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Lymph massage, otherwise known as manual lymphatic drainage, is a type of gentle massage aimed at increasing the circulation of lymph throughout the body. Proponents of lymph massage argue it can be used to treat various disorders. Manual lymphatic drainage is a medically recognized technique in the treatment of lymph blockages, or lymphedema, which is sometimes seen in cancer patients. Lymphatic massage has the potential to worsen certain some conditions, such as active infections or acute inflammation, however. To ensure there are no contraindications, people should discuss the possibility of having a lymph massage with a doctor prior to having such a procedure.
Lymph is a colorless, interstitial fluid that can be found throughout the body. It works by removing waste products from a person’s circulation and is an important part of the immune system. Therapists who use lymph massage sometimes argue that the technique can successfully boost immune function, and this might be useful for people with frequent infections.
Radiation therapy or the surgical removal of lymph nodes may disrupt the flow of lymph to or from a particular part of the body. Lymphedema arises when lymph circulation is blocked, fluid accumulates and causes swelling of a body part, usually a limb. There is no cure for lymphedema, but the condition can be managed with regular lymph massage sessions, among other treatments.
There are three different methods commonly used by lymphatic drainage therapists, the Vodder, Foldl, or Casley-Smith techniques. All three involve a very light massage. Those who have lymph massage sessions for reasons other than lymphedema may find the Casley-Smith method to be best for them, as it promotes relaxation by incorporating breathing exercises during the massage. People with mild lymphedema may benefit most from the Vodder technique, which uses circular movements to stimulate lymph circulation. The Foldl method involves a combination of physical therapy, compression stockings for the affected limb, and lymph massage and is usually beneficial for more severe cases of lymphedema.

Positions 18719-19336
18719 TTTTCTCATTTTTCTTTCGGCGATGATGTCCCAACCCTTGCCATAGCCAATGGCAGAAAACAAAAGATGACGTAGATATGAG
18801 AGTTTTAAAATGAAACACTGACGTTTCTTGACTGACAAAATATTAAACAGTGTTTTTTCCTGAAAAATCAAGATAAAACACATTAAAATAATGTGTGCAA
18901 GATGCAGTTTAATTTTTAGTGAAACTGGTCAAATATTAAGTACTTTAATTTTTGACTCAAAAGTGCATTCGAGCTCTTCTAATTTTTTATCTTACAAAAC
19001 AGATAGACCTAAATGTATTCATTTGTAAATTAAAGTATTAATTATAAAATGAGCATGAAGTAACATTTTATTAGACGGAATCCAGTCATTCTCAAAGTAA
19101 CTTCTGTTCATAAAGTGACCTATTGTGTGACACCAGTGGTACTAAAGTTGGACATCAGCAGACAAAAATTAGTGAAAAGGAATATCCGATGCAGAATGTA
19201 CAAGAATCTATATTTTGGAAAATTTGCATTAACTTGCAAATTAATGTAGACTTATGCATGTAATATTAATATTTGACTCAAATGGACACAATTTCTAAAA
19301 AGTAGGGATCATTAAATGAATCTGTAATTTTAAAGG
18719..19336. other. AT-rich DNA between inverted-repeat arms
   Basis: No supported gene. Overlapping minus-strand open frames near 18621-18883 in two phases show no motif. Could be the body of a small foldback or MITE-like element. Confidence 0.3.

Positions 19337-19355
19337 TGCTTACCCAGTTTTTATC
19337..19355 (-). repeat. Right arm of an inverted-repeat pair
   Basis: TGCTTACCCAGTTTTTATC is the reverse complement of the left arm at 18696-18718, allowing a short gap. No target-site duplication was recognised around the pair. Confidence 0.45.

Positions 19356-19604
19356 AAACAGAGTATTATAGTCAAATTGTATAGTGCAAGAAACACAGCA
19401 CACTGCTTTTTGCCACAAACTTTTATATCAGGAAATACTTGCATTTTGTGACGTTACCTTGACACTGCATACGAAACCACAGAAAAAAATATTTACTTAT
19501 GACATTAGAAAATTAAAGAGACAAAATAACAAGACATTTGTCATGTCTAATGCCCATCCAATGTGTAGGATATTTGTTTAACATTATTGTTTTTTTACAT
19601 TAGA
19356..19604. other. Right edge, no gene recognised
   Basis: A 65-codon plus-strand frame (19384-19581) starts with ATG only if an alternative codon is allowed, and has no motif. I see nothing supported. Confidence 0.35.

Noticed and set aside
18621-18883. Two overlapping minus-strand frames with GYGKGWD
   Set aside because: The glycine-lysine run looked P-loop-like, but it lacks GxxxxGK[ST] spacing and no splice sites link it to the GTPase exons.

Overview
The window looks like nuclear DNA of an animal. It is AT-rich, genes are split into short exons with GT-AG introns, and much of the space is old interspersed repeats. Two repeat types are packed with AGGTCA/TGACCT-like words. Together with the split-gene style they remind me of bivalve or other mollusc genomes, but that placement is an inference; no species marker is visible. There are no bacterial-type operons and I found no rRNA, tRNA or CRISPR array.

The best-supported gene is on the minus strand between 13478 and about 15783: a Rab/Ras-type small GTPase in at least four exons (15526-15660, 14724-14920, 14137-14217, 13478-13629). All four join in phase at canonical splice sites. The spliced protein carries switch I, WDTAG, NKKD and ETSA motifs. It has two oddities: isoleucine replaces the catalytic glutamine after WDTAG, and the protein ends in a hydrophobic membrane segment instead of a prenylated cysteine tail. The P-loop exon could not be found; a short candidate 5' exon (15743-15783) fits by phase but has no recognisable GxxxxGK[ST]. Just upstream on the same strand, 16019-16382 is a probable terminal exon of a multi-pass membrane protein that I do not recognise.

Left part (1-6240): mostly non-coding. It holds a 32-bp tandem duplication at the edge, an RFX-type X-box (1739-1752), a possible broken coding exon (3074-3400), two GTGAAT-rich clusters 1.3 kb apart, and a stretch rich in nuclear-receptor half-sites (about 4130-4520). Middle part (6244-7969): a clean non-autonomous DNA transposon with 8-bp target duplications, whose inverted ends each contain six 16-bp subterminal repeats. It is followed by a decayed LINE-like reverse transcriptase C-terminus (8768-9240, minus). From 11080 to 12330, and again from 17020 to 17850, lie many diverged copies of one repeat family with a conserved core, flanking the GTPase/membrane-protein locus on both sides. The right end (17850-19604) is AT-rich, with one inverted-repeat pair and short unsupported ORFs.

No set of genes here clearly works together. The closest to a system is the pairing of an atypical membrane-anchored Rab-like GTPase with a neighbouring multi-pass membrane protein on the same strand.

A person’s physician can usually refer those diagnosed with lymphedema to a suitable therapist. The best type of lymph massage for lymphedema usually depends on the severity of swelling and the person’s medical condition and history. Generally, people with lymphedema have manual lymphatic drainage three times per week for a month to rapidly decrease swelling, followed by maintenance sessions every few months.
Manual lymphatic drainage may worsen certain conditions. These include active allergies, blood clots, kidney failure, and some cancers, such as lymphoma. Those interested in lymph massages should first contact their physician to discuss whether this type of massage is suitable for them.